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Louisiana Bill Promotes Objective Discussion of Scientific Theories

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The Advocate/WBRZ: “Senate Sends Jindal bill on Evolution” Louisiana is poised to be the bane of evolutionists everywhere by promoting “critical thinking skills, logical analysis, and open and objective discussion of scientific theories.”

This week, both houses of the Louisiana legislative branch approved Louisiana Senate Bill 733, a.k.a. the Louisiana Science Education Act, and the bill now goes to Gov. Bobby Jindal for approval. The bill aims to introduce more academic freedom in Louisiana science classes, specifically on the topics of evolution, global warming, and human cloning.

The bill aims to introduce more academic freedom in Louisiana science classes.

Sen. Ben Nevers, a sponsor of the bill, justified the bill by arguing the importance of supplemental science information when textbooks are only updated every seven years. Of course, critics believe the supplemental materials will be religiously themed creationist materials.

An article in the Christian Post quotes John West, vice president for public policy and legal affairs at the Intelligent Design-backing Discovery Institute, who explains that:

The proposed Louisiana law expressly states in Section 1C that it “shall not be construed to promote any religious doctrine, promote discrimination for or against a particular set of religious beliefs, or promote discrimination for or against religion or nonreligion.”

It will be an interesting legal battle.

Thus, it will be an interesting legal battle if—or perhaps when—there is a lawsuit and the bill does make it into the courts. As Answers in Genesis has made clear on numerous occasions, while we do not support forcing all science teachers—evolutionist and creationist alike—to teach evidence against evolution, we do support efforts to allow voluntary, open discussion of the creation–evolution controversy in public school classrooms.

Meanwhile, the Americans United for Separation of Church and State blog touts a new poll conducted by several national scientific societies (including the National Academy of Sciences and National Science Teachers Associations) that “runs contrary to studies through the years, which showed Americans backing creationist accounts to the findings of evolutionary biology.”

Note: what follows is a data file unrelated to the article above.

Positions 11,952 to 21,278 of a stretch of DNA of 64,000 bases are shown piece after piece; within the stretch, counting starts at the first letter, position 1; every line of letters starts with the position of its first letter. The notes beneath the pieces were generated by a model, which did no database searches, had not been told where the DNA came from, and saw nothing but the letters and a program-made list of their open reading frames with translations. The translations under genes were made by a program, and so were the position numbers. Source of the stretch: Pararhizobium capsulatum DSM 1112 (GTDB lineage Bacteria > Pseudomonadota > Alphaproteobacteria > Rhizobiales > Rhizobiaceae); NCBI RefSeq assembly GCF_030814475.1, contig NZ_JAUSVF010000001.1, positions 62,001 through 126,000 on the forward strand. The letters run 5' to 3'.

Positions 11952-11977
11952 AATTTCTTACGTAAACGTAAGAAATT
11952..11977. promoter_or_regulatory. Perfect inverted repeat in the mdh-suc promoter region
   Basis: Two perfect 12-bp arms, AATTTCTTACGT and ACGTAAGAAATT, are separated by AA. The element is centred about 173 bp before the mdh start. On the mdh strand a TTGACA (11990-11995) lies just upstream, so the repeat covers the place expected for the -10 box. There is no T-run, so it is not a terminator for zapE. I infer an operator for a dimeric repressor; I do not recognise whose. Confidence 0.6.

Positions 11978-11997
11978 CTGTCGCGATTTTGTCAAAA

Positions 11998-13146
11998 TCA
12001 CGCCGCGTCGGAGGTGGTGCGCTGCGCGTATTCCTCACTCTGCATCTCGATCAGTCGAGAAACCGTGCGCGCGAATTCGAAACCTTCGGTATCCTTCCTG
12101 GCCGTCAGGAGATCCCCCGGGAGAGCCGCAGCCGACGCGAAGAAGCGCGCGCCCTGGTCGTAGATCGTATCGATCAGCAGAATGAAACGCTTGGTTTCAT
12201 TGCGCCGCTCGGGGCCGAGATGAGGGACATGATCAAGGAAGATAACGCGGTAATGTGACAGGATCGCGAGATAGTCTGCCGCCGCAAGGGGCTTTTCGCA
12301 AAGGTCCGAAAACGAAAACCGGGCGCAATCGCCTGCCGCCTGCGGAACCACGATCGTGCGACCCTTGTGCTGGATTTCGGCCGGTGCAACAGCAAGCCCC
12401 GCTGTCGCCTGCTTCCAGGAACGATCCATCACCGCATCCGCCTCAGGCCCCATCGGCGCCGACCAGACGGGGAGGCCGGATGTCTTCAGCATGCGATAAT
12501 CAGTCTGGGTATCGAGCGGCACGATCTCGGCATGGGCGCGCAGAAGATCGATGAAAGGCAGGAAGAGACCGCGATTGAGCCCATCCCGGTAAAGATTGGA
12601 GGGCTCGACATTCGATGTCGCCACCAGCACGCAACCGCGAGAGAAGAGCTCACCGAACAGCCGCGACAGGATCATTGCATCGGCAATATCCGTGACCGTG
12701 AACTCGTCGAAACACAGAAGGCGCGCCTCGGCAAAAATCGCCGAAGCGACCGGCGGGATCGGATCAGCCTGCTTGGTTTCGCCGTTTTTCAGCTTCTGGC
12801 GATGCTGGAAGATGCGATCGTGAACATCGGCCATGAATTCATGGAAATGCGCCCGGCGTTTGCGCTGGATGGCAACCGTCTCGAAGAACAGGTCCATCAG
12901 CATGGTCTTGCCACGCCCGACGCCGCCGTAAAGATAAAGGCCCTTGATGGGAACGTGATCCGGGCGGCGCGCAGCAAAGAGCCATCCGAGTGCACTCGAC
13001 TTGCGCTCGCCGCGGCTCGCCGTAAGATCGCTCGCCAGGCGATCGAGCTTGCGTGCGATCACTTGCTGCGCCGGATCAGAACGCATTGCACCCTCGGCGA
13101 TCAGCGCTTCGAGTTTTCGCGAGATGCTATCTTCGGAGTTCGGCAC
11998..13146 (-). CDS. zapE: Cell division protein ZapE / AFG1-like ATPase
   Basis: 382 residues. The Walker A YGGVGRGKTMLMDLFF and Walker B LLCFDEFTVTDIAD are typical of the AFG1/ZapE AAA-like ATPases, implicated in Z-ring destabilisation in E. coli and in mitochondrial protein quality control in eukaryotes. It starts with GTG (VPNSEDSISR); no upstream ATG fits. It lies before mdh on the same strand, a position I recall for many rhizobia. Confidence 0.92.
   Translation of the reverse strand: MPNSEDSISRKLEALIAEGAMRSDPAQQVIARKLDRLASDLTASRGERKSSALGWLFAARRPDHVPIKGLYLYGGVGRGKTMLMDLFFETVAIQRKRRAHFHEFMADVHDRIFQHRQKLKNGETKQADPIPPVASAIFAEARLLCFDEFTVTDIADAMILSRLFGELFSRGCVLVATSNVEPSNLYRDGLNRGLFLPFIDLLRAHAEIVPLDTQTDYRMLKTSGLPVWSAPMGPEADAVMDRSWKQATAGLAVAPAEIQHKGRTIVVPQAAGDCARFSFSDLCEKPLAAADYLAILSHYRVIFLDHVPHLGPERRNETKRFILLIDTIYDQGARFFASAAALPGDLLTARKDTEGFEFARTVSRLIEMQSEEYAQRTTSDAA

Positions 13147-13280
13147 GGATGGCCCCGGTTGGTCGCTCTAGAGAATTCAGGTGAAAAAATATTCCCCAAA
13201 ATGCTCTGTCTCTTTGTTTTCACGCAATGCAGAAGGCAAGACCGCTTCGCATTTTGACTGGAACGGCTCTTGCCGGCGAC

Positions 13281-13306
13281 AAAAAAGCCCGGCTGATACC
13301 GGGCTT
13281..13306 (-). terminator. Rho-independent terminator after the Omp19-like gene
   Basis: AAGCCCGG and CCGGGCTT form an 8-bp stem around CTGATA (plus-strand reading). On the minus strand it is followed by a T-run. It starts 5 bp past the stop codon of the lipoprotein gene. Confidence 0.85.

The poll’s questions, however, were apparently poorly thought through. For instance, the blog touts that 61% of the respondents answered “yes” to whether they believed “all living things” evolved over time. But we would answer “yes” to this question, too (as we’ll explain below), and we’re certainly not backers of mainstream evolutionary biology! Take a look at this section of report:

We asked half of the respondents about their views on the evolution of “all living things” and found that 61% accepted that “all living things have evolved over time.” Of those, 36% thought all living things “evolved due to natural processes such as natural selection,” and 25% thought “a supreme being guided the evolution of living things for the purpose of creating life in the form it exists today.” . . . [W]e found weaker overall support for creationism: 28% and 31% agreed with statements that “all living things” or “humans and other living things,” respectively, were created in their present form.

Whoever wrote the questions was apparently uninformed of actual creationists beliefs. As we said above, we at Answers in Genesis would answer that all living things have “evolved” over time—since creation—just not in an upward fashion, with one kind of animal evolving into another kind. Instead, the changes life undergoes are what we observe—changes based on variations in their pre-existing genetic makeup and natural selection.

We do believe change has occurred since Eden.

We would also answer that this “evolution” has happened due to natural processes, not because of God’s guidance, because we believe God’s creative acts ended on Day 6—before the effects of death and natural selection.

Finally, to the question of whether God created all living things in their present form, we would have to say no, because we do believe change has occurred since Eden. Thus, according to this poll, we’d be framed as anti-creationist evolutionists! And the rest of the poll is similarly based on poor knowledge of what most creationists actually believe.

Of course, since the response to previous polls—which have often shown significant public support for creationism and intelligent design—has been calls for more evolutionary education, shouldn’t evolutionists’ response to this poll be, “Relax, creationism’s on the run! No need to give such emphasis to evolution education”? Don’t expect it!

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